Corporate fraud often is concealed when a company intentionally misrepresents material information in its financial reports. Such misrepresentations can result from the misapplication of accounting principles, overly aggressive estimates of figures and material omissions. For example, financial statements might report revenues that are either pre-mature (not yet earned) or outright fictitious. They could also manipulate profitability by reporting operating expenses as capital assets, or perhaps by concealing liabilities—such as neglecting to record or disclose a million-dollar lawsuit that they just lost—again to make a company appear more profitable than it truly is for the purpose of calming current investors and for attracting unsuspecting new ones.
But as time goes on, ultimately the fraud will have to uncover itself—but for how long? As investors with Bernie Madoff found out—possibly decades! So corporate fraud, similar to a Ponzi scheme, is like a runaway train that will crash…however, some tracks run longer than others. So while it continues, in order to conceal and further their frauds, perpetrators must come up with more of the same—or perhaps new methods. They often conceal or omit information that could damage or improperly change the bottom-line results that appear in financial statements. Such omissions include:
- Events likely to affect future statements, such as impending product obsolescence, new competition and potential lawsuits,
- Potential liabilities, such as loan covenant violations or contingency liabilities,
- Accounting changes that materially affect financial statements—including methods of accounting for depreciation, revenue recognition or accruals—and that are subject to financial statement disclosure rules under generally accepted accounting principles (GAAP), and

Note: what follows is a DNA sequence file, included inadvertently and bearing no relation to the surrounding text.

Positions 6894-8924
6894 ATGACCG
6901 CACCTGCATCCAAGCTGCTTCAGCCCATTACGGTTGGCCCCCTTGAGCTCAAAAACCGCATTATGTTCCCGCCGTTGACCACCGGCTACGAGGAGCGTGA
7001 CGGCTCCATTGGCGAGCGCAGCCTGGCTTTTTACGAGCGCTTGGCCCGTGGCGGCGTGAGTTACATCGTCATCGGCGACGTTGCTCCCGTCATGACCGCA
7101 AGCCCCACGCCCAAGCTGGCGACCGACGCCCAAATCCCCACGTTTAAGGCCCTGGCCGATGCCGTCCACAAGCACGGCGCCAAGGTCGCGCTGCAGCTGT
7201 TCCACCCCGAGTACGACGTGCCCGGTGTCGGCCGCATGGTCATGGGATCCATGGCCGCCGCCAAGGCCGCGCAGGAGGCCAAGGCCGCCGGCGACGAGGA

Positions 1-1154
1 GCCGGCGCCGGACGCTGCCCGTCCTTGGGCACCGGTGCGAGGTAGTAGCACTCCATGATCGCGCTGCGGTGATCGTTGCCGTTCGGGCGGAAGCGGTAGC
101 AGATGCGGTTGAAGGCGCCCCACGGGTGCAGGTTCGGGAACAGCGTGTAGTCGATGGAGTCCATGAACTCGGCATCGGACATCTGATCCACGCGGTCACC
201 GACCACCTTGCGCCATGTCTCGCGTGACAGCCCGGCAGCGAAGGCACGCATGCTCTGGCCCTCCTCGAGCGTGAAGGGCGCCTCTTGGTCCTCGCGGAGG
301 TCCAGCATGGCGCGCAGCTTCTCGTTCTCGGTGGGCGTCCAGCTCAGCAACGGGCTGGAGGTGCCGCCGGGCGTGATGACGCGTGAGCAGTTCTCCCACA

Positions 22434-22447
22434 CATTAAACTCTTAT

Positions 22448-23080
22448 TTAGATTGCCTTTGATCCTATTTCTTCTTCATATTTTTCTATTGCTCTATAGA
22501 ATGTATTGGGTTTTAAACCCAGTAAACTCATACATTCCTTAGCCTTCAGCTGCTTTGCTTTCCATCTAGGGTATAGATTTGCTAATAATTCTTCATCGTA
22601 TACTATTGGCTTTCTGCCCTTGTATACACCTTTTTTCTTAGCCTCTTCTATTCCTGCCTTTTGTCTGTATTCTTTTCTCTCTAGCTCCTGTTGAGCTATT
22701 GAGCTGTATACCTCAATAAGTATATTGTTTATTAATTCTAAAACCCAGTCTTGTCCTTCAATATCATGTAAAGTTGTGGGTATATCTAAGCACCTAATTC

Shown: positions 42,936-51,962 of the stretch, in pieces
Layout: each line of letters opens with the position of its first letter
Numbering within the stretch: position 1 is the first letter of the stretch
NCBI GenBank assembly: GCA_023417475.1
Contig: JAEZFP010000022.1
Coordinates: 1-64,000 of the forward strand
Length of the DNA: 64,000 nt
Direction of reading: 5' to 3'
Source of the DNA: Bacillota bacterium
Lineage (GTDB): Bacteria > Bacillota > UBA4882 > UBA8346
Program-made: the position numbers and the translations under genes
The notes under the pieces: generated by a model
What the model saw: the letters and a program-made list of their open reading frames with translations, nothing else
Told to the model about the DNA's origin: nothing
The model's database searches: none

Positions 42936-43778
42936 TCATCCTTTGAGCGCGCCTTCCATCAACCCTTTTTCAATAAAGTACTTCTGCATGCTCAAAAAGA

- Related-party transactions or those with a party with whom an owner or member of management has a financial interest—and that may not be at arms-length terms (i.e., varying significantly from what the current market would bear or pay).
Perpetrators will also engage in fraudulent manipulation, particularly in the areas of revenue, expenses, reserves and one-time charges. Falsified financial statements can recognize sales prematurely, improperly value sales transactions (by, for example, inflating the per-unit price) or report phantom sales that never occurred. Conversely, expenses can be manipulated by delaying their recognition—whether to match the expenses with their corresponding revenue or to avoid reporting a loss. Another trick is to improperly capitalize expenses so they appear on the company’s balance sheet as an asset, rather than on its income statement as a reduction of profit.
Another easily falsified and manipulated area within fraudulent financial statements relates to reserves, or other estimated balances, that are more “subjective” (to a degree) and have been calculated using intentionally flawed concepts or estimates. For example, fraudsters could justify a smaller amount of reserves for bad debts on their accounts receivable by underestimating the percentage of uncollectible receivables—or a reserve for unsaleable inventory by neglecting to consider that a percentage of their product expires tomorrow.
Reading between the lines